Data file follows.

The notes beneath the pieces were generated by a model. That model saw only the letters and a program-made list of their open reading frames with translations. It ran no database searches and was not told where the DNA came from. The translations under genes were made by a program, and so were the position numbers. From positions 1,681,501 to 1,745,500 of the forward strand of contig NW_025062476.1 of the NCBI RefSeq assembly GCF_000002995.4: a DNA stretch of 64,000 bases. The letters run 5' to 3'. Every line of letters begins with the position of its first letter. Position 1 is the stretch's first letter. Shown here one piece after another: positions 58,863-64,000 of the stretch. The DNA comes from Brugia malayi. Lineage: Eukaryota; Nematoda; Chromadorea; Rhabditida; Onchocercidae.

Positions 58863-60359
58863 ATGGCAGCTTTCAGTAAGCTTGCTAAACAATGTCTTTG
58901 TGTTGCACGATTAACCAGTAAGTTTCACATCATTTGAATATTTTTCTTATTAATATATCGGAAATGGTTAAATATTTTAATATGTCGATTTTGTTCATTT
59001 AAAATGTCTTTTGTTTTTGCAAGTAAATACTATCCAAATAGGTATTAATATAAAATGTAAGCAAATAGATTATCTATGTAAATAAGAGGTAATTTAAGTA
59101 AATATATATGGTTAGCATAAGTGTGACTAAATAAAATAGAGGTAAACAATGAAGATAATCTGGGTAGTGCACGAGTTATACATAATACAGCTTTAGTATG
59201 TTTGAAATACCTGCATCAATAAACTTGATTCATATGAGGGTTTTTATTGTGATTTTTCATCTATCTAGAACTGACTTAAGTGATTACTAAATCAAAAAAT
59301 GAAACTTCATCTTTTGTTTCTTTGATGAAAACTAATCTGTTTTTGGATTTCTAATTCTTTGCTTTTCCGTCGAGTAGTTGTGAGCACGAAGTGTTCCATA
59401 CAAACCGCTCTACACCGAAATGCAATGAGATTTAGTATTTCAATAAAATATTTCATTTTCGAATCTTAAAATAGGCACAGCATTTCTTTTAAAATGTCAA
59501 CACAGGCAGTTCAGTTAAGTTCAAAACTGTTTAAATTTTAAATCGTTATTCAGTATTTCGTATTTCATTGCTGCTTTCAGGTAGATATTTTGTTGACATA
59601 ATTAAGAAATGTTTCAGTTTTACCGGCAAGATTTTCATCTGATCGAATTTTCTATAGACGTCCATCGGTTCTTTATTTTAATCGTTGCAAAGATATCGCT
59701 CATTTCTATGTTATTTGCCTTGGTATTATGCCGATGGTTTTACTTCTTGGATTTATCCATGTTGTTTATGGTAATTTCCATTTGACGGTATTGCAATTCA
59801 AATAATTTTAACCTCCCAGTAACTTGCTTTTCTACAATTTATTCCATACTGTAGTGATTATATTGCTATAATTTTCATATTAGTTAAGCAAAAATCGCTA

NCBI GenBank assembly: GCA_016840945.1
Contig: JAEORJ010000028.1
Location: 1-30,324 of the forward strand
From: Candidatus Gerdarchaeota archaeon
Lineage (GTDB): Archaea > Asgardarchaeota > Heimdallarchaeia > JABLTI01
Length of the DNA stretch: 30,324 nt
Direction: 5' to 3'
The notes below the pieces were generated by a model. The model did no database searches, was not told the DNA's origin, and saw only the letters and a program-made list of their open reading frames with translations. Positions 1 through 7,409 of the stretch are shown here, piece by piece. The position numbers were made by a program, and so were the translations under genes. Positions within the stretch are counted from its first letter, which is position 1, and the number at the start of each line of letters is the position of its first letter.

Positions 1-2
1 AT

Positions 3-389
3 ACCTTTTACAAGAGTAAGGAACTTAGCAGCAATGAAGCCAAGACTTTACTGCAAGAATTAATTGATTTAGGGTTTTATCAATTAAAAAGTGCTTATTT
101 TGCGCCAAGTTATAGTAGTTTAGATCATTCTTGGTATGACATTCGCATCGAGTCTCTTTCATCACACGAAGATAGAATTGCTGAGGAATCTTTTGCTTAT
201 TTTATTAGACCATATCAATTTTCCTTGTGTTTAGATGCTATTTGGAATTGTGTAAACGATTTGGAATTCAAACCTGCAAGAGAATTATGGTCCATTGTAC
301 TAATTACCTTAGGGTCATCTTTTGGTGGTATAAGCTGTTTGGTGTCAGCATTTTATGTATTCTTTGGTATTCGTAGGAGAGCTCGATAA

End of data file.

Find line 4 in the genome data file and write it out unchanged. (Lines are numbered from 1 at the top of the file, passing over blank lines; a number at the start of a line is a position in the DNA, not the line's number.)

58901 TGTTGCACGATTAACCAGTAAGTTTCACATCATTTGAATATTTTTCTTATTAATATATCGGAAATGGTTAAATATTTTAATATGTCGATTTTGTTCATTT